• A nurse will insert an IV into your arm. During the procedure, this IV may be used to give you medications. These medications may include medicine to help you relax and reduce pain. The area where the catheter will be inserted will be shaved. This is usually in your groin or in your neck. The nurse will also review your medical history and medications, listen to your heart and lungs and make sure you have followed all your pre-procedure instructions.
  • Your physician will obtain your consent for the procedure. The physician will explain the procedure including possible complications and side effects. They will also answer any questions you may have.

During the procedure:

You will be awake during the procedure. You will be positioned on your back for the procedure. Let the staff know if the position is not comfortable. The access site for the catheter will be cleansed with a special antiseptic solution. The procedure is done through a large vein in your neck or groin. Sterile drapes will be placed. The doctor will inject a small amount of local anesthetic through a very small needle in the skin where the catheter will be inserted. It feels like a pinch and then a slight burning as the local anesthetic starts numbing the skin.

A needle will be used to access the vein. Imaging (US) can be used to guide the needle into the vein. A small amount of dye may be injected through the needle. An X-ray can then be taken to make sure that the needle is in the correct place. Using a wire, the needle will be removed and a catheter, which is thin and flexible, will be placed.

The catheter is guided by using a type of X-ray (fluoroscopy) into the inferior vena cava. Dye is then injected into the catheter and X-rays are taken. You may notice a hot, flushed feeling as it moves throughout your body. You may also notice a metallic taste in your mouth. Both of these sensations will go away after the test is complete. The IVC filter will be inserted into the vein through the catheter until it reaches the correct location in the inferior vena cava. If the filter is being removed, a small hook at the top of the filter will be used to fold the filter into the catheter. The catheter will then be removed.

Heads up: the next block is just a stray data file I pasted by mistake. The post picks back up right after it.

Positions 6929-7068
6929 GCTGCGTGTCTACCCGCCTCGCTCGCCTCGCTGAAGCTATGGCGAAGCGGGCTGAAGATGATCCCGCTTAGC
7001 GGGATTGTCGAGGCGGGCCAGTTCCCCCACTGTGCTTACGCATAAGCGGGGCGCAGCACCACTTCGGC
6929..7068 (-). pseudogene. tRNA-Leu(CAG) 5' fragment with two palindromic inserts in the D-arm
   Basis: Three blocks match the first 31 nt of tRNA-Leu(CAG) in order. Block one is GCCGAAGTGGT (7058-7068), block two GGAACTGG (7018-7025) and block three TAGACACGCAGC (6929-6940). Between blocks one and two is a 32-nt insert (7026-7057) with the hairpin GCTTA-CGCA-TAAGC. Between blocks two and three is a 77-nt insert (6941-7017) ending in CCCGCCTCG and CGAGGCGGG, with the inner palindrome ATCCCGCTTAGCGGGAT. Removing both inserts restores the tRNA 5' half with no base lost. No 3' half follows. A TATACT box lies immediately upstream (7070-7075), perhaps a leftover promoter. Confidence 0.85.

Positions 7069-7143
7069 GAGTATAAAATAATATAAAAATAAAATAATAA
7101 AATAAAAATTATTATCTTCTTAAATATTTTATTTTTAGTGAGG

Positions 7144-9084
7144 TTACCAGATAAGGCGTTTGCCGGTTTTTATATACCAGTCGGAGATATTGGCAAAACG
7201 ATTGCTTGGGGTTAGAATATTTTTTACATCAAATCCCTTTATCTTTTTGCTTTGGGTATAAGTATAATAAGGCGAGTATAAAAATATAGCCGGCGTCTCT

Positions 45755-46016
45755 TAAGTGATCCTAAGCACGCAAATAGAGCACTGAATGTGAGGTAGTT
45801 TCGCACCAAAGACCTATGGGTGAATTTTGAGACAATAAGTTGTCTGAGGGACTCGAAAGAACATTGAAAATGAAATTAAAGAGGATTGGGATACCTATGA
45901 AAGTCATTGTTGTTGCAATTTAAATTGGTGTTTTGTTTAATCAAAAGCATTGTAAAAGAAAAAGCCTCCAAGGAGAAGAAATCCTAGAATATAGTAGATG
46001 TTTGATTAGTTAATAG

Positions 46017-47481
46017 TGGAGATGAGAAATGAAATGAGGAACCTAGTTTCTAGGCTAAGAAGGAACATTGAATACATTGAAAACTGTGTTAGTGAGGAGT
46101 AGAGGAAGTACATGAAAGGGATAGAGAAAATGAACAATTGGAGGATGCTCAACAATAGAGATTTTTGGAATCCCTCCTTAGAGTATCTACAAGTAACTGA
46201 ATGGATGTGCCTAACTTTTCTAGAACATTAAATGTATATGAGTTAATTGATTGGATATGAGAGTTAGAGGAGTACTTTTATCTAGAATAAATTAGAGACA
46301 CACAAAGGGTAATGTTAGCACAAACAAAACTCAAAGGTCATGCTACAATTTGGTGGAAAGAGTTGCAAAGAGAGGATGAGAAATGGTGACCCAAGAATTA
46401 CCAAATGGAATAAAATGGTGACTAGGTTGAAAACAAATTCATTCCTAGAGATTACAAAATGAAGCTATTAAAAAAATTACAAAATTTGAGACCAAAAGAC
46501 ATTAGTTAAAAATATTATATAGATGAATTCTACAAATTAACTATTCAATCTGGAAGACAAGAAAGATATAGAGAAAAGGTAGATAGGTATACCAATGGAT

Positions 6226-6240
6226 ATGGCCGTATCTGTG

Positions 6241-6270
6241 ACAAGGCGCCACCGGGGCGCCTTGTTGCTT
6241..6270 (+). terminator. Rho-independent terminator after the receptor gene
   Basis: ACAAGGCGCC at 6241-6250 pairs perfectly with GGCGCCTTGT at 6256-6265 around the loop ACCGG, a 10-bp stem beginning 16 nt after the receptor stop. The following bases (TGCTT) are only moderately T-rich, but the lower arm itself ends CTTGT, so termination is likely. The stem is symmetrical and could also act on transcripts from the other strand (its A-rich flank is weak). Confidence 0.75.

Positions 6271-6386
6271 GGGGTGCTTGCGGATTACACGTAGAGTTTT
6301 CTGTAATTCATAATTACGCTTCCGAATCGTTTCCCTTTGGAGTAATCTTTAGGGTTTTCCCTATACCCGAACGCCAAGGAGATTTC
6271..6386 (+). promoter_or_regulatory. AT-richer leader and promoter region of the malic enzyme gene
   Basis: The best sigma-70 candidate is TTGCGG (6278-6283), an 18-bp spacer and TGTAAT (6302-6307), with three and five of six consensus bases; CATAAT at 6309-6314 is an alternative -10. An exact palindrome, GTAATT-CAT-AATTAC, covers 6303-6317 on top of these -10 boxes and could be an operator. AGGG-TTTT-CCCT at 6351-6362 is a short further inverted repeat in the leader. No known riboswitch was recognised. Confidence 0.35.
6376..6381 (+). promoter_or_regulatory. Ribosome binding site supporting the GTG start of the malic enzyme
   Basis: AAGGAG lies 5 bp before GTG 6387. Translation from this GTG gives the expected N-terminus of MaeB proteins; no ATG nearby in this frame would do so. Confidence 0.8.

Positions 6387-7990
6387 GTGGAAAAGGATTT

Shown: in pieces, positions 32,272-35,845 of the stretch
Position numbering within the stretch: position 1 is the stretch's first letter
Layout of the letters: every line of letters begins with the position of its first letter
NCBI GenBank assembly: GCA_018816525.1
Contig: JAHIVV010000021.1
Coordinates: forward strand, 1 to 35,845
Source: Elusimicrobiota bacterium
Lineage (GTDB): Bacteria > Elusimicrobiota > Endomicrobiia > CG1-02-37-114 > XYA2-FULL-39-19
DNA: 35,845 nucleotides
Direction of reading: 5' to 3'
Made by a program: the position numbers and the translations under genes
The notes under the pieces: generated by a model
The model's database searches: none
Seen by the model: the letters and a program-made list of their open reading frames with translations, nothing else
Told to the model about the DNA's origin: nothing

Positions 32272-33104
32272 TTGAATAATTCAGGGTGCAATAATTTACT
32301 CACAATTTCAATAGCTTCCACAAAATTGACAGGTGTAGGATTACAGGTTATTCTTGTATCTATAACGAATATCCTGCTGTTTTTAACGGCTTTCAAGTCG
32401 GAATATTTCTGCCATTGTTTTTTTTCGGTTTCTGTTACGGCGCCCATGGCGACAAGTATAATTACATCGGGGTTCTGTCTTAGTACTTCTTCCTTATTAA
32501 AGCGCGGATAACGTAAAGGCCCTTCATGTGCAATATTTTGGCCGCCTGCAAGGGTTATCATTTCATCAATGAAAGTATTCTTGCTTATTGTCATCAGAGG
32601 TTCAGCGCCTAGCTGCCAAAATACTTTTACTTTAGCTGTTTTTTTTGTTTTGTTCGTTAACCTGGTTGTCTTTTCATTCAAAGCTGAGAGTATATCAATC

Hand pressure may be held on the access site for a period of time. Your skin will be cleansed, and a bandage will be applied.

After the procedure:

  • You will stay in the recovery area for observation for 30 minutes – 4 hours.
  • If your groin was accessed, you will have to lie flat in bed during this time. You will not be able to bend your leg.
  • The insertion site will be checked frequently.
  • You will be asked about your pain.
  • The nurses will review your discharge instructions with you.
  • You will then be discharged home. Someone must drive you home and stay will you for 24 hours.

Can I resume normal activities?

  • Do not drive or operate heavy machinery for 24 hours after the procedure.
  • Resume your normal diet.
  • Drink plenty of fluids for the first several days after the venogram. This helps flush the contrast out of your body.
  • Return to your normal activities when your health care provider says that it is safe.
  • Avoid strenuous exercise or activities that take a lot of effort for 48 hours after the procedure or as told by your health care provider.

What do I do for follow up Visits?

Please make a follow up appointment with your ordering physician for follow up care.

Contact Information:

Contact your ordering physician for any questions or concerns to include:

  • Insertion site problems to include:
    • Redness, swelling or pain
    • Fluid or small amount of blood
    • Puss or a bad smell
  • You have a fever that does not get better with medicine
  • You feel like you may vomit or you vomit
  • Your skin becomes itchy or you develop a rash or hives

Get help right away if:

  • You have very bad bleeding from the insertion site
  • You have chest pain
  • You are short of breath or have trouble breathing
  • Your have severe pain in your abdomen
  • You feel dizzy or you faint

These symptoms may be an emergency. Get help right away. Call 911.

  • Do not wait to see if the symptoms will go away.
  • Do not drive yourself to the hospital.